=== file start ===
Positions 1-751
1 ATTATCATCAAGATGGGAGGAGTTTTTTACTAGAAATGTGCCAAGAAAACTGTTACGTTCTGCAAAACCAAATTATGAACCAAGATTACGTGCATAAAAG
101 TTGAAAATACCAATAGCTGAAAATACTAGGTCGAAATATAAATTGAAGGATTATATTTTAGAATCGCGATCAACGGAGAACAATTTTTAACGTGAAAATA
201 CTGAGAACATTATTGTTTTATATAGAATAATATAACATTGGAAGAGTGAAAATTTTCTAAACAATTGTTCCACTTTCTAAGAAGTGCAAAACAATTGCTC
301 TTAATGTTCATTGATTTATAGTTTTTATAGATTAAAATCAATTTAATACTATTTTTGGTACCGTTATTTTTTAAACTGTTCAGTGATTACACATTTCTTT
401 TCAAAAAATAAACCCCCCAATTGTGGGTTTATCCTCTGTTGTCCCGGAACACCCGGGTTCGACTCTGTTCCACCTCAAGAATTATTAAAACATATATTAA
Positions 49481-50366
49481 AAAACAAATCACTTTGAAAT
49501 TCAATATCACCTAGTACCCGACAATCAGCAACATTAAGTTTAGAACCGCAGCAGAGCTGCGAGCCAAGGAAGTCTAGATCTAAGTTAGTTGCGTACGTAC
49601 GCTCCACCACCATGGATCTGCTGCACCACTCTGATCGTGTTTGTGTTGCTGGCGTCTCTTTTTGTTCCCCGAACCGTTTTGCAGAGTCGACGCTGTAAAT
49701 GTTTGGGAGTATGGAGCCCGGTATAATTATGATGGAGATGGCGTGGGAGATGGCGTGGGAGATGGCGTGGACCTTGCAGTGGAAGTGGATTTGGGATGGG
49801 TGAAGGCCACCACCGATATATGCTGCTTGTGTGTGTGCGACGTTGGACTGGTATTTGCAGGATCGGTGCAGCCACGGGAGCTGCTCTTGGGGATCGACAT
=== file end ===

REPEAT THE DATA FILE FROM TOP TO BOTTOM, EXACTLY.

Positions 1-751
1 ATTATCATCAAGATGGGAGGAGTTTTTTACTAGAAATGTGCCAAGAAAACTGTTACGTTCTGCAAAACCAAATTATGAACCAAGATTACGTGCATAAAAG
101 TTGAAAATACCAATAGCTGAAAATACTAGGTCGAAATATAAATTGAAGGATTATATTTTAGAATCGCGATCAACGGAGAACAATTTTTAACGTGAAAATA
201 CTGAGAACATTATTGTTTTATATAGAATAATATAACATTGGAAGAGTGAAAATTTTCTAAACAATTGTTCCACTTTCTAAGAAGTGCAAAACAATTGCTC
301 TTAATGTTCATTGATTTATAGTTTTTATAGATTAAAATCAATTTAATACTATTTTTGGTACCGTTATTTTTTAAACTGTTCAGTGATTACACATTTCTTT
401 TCAAAAAATAAACCCCCCAATTGTGGGTTTATCCTCTGTTGTCCCGGAACACCCGGGTTCGACTCTGTTCCACCTCAAGAATTATTAAAACATATATTAA
Positions 49481-50366
49481 AAAACAAATCACTTTGAAAT
49501 TCAATATCACCTAGTACCCGACAATCAGCAACATTAAGTTTAGAACCGCAGCAGAGCTGCGAGCCAAGGAAGTCTAGATCTAAGTTAGTTGCGTACGTAC
49601 GCTCCACCACCATGGATCTGCTGCACCACTCTGATCGTGTTTGTGTTGCTGGCGTCTCTTTTTGTTCCCCGAACCGTTTTGCAGAGTCGACGCTGTAAAT
49701 GTTTGGGAGTATGGAGCCCGGTATAATTATGATGGAGATGGCGTGGGAGATGGCGTGGGAGATGGCGTGGACCTTGCAGTGGAAGTGGATTTGGGATGGG
49801 TGAAGGCCACCACCGATATATGCTGCTTGTGTGTGTGCGACGTTGGACTGGTATTTGCAGGATCGGTGCAGCCACGGGAGCTGCTCTTGGGGATCGACAT